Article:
'Watch Me', a highlight on 'Hopelessness', is a calculated and perfectly executed track which is equal parts humorous as it is unsettling. Comically describing the NSA as 'Daddy' in an almost psychosexual-Orwellian manner while it watches someone through their laptop; whether they're talking to their family online or watching pornography in their hotel room while an anonymous figure is capable of checking their medical records. Anohni drips with irony as she states "I know you love me/'Cuz you're always watching me." This dark humour continues into one of the most profound choruses to come out of pop music in the 21st century, where Anohni sarcastically thanks the surveillance state for "Protecting me from evil/Protecting me from terrorism/Protecting me from child-molesters." The genius of creating a chorus so catchy to sing along to, yet its content being so controversial and fringe makes one hesitant to join in is an exercise in self-surveillance and censorship. To have that attribute in what is essentially a pop track is a master-class in songwriting.
'Hopelessness' (which should have been the closing song of the album) is perhaps the most interesting piece, at least in terms of understanding Anohni's perspective on these far-reaching issues she plunges herself in to. This track explores the futility of the world we have allowed to be constructed around us; beginning from the more naturally-inclined manner of the human race before we pillaged it for finite resources in the contemporary. "I don't give a s**t what happens to you.../I've been taking more than I deserve". Anohni scrapes at the frustration of her and our collective inaction and selfishness before wailing "How did I become a virus?", likening humanity to a disease as we make Earth rot while the backbeat morphs into discordant, Arca-like territory. As the swelling subsides and the track reaches its end, she whimpers "Hopelessness/Hopeless-" her line is interrupted at the end of the track. The irrecoverable damage has been done and we are the dooming of ourselves.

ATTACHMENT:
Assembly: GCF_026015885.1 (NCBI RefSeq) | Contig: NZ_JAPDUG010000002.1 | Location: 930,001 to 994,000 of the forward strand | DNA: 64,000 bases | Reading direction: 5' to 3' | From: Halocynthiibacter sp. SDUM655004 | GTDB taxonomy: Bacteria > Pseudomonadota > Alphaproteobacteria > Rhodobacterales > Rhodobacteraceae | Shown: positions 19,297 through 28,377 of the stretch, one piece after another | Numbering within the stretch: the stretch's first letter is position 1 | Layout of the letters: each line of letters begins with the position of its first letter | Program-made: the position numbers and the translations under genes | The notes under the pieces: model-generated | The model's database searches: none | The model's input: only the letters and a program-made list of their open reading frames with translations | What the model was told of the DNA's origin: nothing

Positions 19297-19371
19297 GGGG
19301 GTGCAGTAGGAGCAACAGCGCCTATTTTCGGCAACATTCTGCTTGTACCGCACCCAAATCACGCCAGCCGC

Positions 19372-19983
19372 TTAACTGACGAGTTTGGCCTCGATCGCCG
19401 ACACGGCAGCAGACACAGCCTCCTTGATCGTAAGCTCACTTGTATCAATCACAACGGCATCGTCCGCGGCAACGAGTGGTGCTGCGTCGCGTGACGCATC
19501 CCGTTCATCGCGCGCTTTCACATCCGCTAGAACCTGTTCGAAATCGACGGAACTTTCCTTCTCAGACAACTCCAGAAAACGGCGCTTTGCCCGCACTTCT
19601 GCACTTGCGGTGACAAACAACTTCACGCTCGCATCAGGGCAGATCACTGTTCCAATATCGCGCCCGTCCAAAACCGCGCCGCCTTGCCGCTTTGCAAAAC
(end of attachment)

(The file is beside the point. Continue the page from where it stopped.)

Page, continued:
'Hopelessness' is an incredibly tragic, unsettling and at times infuriating listen when compared to the reality of the world. It is ideologically consistent in its opposition to a patriarchal, capitalist conglomerate of government and corporate corruption, whose domination has made us subdued and accepting of their oppressive nature. Therefore this album may not be to everyone's taste due to the opinions that so explicitly shared throughout the album, or potentially due to the political opinions of the listener. As well as that, 'Hopelessness' isn't an album necessarily looking for answers or resolutions, and at times the startlingly blunt lyrics might be overwhelming or even insufferable for some to endure. However, the ability to use the guise of contemporary pop as a Trojan horse to invite the listener in, all the while bombarding them with political and global tragedy is one of the boldest statements an album has made in a long while. Depending on distribution and/or public reception, it could very well be the protest album of a generation.